Frightdelight: Cache Valley haunters create spooky Halloween spectacle
Michael Brandy, Deseret News
WELLSVILLE, Cache County — Mike and Erika Siler work so well together it's scary. Really scary!
From the ghoulish hanging bride in their living room window to the skeletons, tombstones and werewolf on their Wellsville front lawn, the couple has fashioned an impressive Halloween yard haunt that spooks even their most steely visitors.
"Every time we drive in or out of the subdivision," neighbor Rob Phelps said, "we have to drive by the 'Halloween house.' They've done an incredible job over there. It's pretty creepy, but I appreciate that it's also family-oriented.
"When they were putting up the display a few weeks ago," Phelps said, "they had seven little kids from the neighborhood helping them pull extension cords and holding stuff, and our own boys just ate it up."
Phelps' son Hudson, 6, likes the "Grim Reaper guy" the best. Four-year-old Thatcher likes the crank ghost in the Silers' office window. "It looks like the ghost is following us," he said, "and it really freaks you out."
"We definitely want to startle people, but we don't want to terrify them," explained Erika Siler, a dental hygienist by day who moonlights as a vampiress on Halloween night.
"We just want to provide an atmosphere where people can have fun and enjoy Halloween the way we used to when we were kids."
"We could totally blow people away and go over the top," said Mike, an accountant and high school soccer coach. "But that's not really our style. Besides, we live in a family-friendly neighborhood, and our goal is just to create some lasting memories for our friends and family."
Built to withstand Wellsville's unpredictable fall weather, the Silers' haunting props have been on display throughout October and are attracting onlookers by the hundreds. Their house already offers a fright with eerie lighting, motion-tripped automation and spooky sounds. The couple has some new tricks in store for Halloween night, with Erika planning to surprise visitors from within a coffin and Mike dressing as the Grim Reaper on 3-foot stilts.
What most visitors don't realize as they take in the scene is that Mike and Erika, both 28, didn't buy their frightful Halloween collection. They built it, almost from scratch.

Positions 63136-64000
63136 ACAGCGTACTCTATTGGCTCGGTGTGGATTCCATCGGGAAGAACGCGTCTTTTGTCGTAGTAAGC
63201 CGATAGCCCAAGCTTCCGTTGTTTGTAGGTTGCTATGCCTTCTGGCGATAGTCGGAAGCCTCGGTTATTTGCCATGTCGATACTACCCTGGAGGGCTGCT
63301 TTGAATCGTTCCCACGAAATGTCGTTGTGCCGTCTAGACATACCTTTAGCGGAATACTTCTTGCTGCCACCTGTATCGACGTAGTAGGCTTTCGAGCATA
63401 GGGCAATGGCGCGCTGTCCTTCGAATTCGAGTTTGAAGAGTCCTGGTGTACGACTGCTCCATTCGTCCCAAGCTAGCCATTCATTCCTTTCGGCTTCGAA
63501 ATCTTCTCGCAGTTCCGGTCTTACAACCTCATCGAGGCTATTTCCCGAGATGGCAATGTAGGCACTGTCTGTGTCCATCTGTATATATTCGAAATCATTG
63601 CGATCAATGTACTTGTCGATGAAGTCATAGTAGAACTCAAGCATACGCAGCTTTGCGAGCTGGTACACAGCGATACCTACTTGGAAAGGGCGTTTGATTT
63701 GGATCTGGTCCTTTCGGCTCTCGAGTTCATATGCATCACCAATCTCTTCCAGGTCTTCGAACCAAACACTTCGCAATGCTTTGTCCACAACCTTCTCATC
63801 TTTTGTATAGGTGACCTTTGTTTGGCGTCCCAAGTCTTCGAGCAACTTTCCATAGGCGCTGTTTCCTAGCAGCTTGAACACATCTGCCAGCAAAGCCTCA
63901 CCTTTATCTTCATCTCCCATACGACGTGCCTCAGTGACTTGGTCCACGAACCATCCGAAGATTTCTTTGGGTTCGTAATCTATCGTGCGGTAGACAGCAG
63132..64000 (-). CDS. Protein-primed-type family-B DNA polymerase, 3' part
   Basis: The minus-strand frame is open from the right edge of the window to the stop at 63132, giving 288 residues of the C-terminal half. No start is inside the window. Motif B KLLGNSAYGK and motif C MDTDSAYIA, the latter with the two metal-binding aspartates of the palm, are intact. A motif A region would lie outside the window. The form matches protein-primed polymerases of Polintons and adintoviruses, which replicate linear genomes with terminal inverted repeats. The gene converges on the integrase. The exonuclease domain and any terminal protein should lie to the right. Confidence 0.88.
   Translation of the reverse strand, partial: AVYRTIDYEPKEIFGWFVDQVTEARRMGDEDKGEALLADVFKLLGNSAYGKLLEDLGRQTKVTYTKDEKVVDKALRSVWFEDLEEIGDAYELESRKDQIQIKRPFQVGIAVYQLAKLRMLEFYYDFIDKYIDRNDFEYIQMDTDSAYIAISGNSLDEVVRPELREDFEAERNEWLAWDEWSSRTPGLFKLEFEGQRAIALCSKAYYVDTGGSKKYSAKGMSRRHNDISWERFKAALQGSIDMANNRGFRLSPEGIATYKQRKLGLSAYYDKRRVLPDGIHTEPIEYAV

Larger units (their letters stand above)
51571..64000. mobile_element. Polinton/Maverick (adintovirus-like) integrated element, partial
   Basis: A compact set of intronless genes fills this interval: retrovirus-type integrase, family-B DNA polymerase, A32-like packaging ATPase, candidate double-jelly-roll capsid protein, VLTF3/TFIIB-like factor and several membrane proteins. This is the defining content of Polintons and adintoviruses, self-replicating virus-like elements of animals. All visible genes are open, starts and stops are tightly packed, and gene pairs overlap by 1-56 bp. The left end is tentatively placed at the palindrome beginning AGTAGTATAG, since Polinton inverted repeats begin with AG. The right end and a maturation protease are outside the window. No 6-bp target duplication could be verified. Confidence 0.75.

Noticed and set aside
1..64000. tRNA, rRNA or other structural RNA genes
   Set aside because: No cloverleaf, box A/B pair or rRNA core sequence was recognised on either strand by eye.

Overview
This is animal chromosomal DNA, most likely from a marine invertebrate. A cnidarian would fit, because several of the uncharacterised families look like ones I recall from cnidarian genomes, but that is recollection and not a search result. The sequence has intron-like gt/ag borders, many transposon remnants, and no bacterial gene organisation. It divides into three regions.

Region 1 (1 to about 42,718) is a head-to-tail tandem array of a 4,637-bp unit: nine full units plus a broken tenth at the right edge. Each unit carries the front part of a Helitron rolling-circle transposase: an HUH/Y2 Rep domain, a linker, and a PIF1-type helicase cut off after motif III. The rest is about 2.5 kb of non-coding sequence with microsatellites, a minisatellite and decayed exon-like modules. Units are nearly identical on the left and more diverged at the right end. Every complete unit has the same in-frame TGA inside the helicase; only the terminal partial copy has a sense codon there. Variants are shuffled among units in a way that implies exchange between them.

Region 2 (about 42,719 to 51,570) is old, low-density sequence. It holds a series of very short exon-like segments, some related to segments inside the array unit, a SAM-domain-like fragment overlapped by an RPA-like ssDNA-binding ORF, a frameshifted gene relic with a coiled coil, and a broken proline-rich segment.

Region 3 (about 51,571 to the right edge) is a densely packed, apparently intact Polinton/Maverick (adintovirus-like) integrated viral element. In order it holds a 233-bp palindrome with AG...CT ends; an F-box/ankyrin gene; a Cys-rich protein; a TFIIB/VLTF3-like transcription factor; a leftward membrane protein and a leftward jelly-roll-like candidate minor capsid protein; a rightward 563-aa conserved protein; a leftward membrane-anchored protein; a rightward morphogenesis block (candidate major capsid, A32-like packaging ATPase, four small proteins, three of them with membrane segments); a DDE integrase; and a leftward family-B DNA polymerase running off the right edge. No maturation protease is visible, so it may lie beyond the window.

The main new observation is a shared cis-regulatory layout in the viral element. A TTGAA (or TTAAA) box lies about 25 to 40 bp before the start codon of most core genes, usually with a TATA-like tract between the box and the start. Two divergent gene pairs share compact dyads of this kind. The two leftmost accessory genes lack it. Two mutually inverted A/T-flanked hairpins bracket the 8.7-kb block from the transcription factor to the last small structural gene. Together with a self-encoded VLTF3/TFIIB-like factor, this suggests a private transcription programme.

"It all started when we got married seven years ago and asked for holiday decorations as wedding gifts," Erika said. "As we started collecting things, we realized that we enjoyed modifying them and even designing new things, and it snowballed from there."
With their basement as their workshop, the Silers have amassed an eclectic collection of motors, mannequins, masks, skeleton heads, fog machines, chicken wire and foam, complete with an assortment of power tools, pulleys and lights.
"We use shiatsu neck massagers to create lifelike motion on some of our props," Mike explained, "and a lot of our effects are powered by pneumatic air. We spray foam inside gloves to create hands, and Erika uses a hot knife to carve words onto our headstones. It all has to be lightweight but durable, and when we take it down for the season, everything lives life-size down in our basement all year long."
Members of Rocky Mountain Haunters, a society of 200-plus Halloween aficionados from throughout the Intermountain West, the Silers enjoy sharing tricks of the trade with their fellow haunters, and they attend trade shows and visit specialty stores regularly.
One of their favorite suppliers? Deseret Industries. They also add to their growing inventory with yard sale treasures and online trips to eBay. But don't let the foraging fool you. The Silers also incorporate high-tech computer software, low voltage halogen lighting and intricate automation into their repertoire, and their props are secured with state-of-the-art alarms and cameras to prevent vandalism and theft.
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